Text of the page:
A second man, Emilio Straubel, 21, of Salisbury, Ma., was also arrested in the sting operation Saturday on multiple drug charges, solicitation for prostitution and carrying a dangerous weapon (a knife), according to a police report. Straubel pleaded not guilty Tuesday in Brookline District Court and was released on personal recognizance.
--Brock Parker can be reached at email@example.com
Al Niles is an accidental icon.
He didn’t set out to be known citywide for his unique subs or quirky sandwich shop. He was just trying to make a decent living.
Yet the owner of WAN Convenience/Al’s Deli has caught national attention for his sandwich-making success. He was recently visited by the Travel Channel’s Adam Richman to be featured in a new show on the network -- yet to be named – that will kick off in March or April. The Travel Channel was turned onto Al’s by his 69 Yelp reviews, most of which praise the shop and owner for his tasty sandwiches and unique personality.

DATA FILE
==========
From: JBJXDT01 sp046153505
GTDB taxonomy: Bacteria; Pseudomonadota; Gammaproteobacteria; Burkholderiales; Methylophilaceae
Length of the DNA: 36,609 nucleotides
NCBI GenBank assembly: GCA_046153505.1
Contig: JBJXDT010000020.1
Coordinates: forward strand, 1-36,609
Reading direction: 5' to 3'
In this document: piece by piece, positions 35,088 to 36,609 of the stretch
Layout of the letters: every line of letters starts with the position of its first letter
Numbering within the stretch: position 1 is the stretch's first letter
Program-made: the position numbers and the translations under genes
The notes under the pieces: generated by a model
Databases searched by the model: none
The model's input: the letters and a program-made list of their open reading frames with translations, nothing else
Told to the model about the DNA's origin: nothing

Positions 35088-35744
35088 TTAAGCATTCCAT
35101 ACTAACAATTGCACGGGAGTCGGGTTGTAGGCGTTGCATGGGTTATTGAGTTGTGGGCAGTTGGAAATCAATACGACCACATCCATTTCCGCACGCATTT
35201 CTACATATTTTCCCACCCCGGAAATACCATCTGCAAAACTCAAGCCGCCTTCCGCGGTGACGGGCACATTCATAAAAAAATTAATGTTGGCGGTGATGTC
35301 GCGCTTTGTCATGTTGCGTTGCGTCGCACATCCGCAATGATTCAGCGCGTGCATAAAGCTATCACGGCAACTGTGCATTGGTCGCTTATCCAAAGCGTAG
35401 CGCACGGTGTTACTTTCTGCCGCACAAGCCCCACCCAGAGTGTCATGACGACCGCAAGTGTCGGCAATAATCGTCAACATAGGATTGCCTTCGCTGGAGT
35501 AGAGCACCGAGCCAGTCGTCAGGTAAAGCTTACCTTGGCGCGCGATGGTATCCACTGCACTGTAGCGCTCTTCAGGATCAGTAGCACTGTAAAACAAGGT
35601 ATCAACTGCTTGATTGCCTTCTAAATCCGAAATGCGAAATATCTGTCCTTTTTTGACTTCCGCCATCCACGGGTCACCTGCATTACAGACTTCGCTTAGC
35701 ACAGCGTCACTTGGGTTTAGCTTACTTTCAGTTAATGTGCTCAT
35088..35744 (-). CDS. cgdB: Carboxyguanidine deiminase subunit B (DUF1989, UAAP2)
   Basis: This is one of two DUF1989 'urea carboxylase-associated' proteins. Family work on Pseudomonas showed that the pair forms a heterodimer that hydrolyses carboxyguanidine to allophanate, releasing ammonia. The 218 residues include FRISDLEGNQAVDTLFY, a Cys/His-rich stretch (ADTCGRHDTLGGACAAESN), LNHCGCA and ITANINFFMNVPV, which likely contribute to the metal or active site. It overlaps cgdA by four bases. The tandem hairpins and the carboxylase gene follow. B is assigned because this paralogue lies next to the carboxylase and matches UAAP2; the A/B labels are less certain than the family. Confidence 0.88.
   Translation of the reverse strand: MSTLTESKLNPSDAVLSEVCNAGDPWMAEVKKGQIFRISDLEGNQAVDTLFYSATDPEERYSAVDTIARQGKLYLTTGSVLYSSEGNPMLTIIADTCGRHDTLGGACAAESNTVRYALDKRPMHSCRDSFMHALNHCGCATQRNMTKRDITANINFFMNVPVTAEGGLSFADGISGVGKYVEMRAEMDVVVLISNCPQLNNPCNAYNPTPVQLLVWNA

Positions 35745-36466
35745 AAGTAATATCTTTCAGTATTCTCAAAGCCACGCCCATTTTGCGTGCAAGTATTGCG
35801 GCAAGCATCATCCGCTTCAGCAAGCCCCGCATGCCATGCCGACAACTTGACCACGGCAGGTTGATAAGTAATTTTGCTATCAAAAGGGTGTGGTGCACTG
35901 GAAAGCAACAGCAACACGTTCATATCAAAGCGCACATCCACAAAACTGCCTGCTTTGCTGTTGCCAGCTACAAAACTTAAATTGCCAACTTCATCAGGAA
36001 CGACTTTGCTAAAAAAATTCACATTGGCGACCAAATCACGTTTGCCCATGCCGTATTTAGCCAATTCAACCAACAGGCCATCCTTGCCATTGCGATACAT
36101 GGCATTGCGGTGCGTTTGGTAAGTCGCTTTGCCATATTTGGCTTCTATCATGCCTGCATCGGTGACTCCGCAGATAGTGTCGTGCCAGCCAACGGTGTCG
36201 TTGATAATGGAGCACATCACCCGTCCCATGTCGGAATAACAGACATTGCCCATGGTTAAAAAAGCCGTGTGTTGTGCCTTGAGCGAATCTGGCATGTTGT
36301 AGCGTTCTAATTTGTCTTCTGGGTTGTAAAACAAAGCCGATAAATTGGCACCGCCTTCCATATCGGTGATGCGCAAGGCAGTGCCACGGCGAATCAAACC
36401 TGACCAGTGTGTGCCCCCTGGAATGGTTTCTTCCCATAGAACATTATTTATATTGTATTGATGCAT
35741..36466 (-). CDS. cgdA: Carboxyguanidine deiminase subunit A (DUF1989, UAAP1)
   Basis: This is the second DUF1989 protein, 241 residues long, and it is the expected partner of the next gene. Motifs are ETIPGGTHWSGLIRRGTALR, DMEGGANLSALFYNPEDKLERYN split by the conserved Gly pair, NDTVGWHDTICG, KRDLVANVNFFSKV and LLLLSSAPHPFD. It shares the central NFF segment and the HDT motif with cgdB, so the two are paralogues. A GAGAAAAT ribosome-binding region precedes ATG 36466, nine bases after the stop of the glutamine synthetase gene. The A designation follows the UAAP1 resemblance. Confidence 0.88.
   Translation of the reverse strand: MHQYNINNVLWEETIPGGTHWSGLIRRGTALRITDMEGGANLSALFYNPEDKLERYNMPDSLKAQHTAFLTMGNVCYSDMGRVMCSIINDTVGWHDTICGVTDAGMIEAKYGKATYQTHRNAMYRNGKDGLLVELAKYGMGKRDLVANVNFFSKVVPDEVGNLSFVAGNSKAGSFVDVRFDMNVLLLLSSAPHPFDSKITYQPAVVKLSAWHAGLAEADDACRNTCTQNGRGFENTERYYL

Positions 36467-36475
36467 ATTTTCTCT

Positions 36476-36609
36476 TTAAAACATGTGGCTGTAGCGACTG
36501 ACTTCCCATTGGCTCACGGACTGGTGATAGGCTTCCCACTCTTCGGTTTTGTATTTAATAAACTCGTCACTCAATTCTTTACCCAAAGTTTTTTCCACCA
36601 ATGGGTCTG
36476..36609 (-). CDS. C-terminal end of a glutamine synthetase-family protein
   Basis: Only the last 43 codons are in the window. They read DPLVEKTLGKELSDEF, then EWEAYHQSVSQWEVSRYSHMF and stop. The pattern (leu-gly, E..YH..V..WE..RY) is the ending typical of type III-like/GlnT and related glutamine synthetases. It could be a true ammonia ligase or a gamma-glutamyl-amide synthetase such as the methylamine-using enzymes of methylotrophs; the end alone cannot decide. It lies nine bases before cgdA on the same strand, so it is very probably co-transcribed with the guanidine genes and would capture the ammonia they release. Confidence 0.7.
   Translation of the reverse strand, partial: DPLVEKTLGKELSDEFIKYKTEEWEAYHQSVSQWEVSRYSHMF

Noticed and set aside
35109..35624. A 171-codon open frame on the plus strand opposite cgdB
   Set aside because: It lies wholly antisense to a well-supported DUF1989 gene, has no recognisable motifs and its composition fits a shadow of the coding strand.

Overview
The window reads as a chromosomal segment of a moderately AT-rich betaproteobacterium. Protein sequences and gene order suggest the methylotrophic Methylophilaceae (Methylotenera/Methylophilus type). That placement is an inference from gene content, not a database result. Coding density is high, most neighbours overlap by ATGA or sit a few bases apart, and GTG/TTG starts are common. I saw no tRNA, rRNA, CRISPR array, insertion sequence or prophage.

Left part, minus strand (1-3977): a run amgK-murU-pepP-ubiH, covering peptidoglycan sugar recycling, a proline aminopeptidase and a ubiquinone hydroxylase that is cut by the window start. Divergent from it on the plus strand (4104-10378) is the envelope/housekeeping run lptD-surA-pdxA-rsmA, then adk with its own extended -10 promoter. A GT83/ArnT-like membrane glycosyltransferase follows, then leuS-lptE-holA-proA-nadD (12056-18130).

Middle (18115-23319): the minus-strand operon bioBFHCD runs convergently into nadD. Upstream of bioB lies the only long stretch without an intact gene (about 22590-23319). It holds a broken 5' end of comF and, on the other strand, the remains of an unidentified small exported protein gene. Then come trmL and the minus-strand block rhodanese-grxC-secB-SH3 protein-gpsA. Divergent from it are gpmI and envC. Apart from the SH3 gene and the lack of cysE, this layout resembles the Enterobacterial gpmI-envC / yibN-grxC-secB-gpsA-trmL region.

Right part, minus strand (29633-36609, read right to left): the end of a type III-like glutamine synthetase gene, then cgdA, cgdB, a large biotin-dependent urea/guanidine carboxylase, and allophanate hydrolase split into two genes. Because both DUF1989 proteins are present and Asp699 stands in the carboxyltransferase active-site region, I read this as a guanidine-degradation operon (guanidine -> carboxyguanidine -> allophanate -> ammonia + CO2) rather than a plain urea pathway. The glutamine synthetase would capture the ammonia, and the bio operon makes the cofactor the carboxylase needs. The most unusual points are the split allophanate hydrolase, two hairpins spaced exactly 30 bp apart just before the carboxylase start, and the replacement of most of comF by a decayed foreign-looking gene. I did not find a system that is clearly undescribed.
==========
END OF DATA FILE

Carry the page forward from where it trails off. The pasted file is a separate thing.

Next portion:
Niles, 48, never planned on running a sandwich shop. The West Indies native opened WAN Convenience [the initials of his full name, Winston Albert Niles] on Tremont Street in Mission Hill in 2004 – just a typical corner convenience store. But when Niles saw his business start to slip after Stop & Shop opened in Brigham Circle about two years later, he knew he needed to adapt.
“I used to sit over there and watch the guy next-door always packing a crowd,” Niles recalled of a neighboring sub and pizza shop. “I said, ‘I can do that, too – that [doesn’t] seem to be that hard.’”
With that, Niles went back to school to improve his culinary skills, got the necessary certifications, and built a kitchen in his store. He started without a menu, using his mainly college-aged customers as taste-testers and creative assistants. Customers would tell him what they liked, didn’t like and everything in between, and his menu of eclectically named sandwiches, including the “Deathwich,” “Richard Prior” and “The Orgasm,” grew organically from there.